TRI-LAN provides IT business systems and services to small and medium-sized enterprises (SMEs). The company maintains offices in Devon and Reading, which puts Wiltshire College smack in the middle of its service area. TRI-LAN was responsible for all software installation and configuration at the college, together with all ISDN gateway installations, while the Wiltshire College ICT team carried out the physical rollout of 650 Grandstream GXP-1405 handsets; these SIP phones supported a number of key features, including dual 10/100, PoE, display, system directory, history, headset, speaker-phone, message waiting indicator and conference calls.
On the evening of 20 April, all external Wiltshire College primary rate lines were decommissioned from the old PBX switches and connected to new Patton ISDN-SIP gateways, and 3CX Phone System went live. The total changeover only took two hours. Once tested, the system proved stable. Following further testing and monitoring the following morning, the system remained fully functional, and 3CX Phone System immediately became, much like Stonehenge, a permanent fixture in Wiltshire.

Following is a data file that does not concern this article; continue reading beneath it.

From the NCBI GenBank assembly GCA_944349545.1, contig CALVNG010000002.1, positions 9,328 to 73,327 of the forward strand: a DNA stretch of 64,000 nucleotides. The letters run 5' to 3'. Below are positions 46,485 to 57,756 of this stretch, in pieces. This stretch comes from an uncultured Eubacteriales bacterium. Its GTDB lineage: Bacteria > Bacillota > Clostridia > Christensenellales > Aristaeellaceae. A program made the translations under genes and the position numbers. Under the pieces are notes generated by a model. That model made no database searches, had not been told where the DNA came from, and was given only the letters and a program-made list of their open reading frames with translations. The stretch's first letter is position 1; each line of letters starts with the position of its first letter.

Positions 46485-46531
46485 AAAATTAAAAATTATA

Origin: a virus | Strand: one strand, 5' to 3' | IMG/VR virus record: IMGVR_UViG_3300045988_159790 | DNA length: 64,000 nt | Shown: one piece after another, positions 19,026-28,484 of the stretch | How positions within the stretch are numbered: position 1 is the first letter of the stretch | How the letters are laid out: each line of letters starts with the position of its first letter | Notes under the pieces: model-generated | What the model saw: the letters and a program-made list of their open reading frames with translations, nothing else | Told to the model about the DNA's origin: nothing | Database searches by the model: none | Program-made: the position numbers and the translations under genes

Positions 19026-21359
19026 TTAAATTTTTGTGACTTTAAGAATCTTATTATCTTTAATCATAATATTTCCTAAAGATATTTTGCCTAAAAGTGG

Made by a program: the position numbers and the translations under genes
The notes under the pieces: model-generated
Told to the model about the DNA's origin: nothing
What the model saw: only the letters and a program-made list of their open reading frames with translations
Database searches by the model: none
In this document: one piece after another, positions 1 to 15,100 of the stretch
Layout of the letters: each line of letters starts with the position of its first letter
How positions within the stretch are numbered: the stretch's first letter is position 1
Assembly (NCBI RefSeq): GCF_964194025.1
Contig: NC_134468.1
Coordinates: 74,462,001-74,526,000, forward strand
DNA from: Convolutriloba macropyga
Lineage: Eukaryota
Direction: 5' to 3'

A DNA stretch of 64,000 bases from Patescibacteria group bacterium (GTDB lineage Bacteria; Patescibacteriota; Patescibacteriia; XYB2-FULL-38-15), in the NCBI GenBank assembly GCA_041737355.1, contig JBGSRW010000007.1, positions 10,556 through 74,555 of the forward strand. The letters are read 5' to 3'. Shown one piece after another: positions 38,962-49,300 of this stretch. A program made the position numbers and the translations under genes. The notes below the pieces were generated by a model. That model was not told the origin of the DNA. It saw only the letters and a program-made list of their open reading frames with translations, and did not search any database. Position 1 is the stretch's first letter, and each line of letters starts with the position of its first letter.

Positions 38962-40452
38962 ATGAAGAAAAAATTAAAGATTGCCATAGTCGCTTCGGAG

A Stunning Monument to Software-based Telephony
3CX Phone System has performed flawlessly since installation on a Microsoft Hyper-V virtual server. The system has helped the college reduce its phone related IT costs by 70 percent, particularly its telephony maintenance expenditure and set up costs for new extensions. 3CX Phone System has made Wiltshire College staff more accessible, both to students and to each other, as call queue management has improved significantly. There is now tighter integration between the four campuses – with 3CXPhone for Android and iPhones (smartphone apps and full desktop phone replacements that allow users to make phone calls via WiFi and 3G), travelling staff can now login at multiple locations, including from home. The college can also take advantage of IP based SIP Trunk connectivity to replace its traditional ISDN lines – this method of providing external voice connectivity means exceptionally large savings.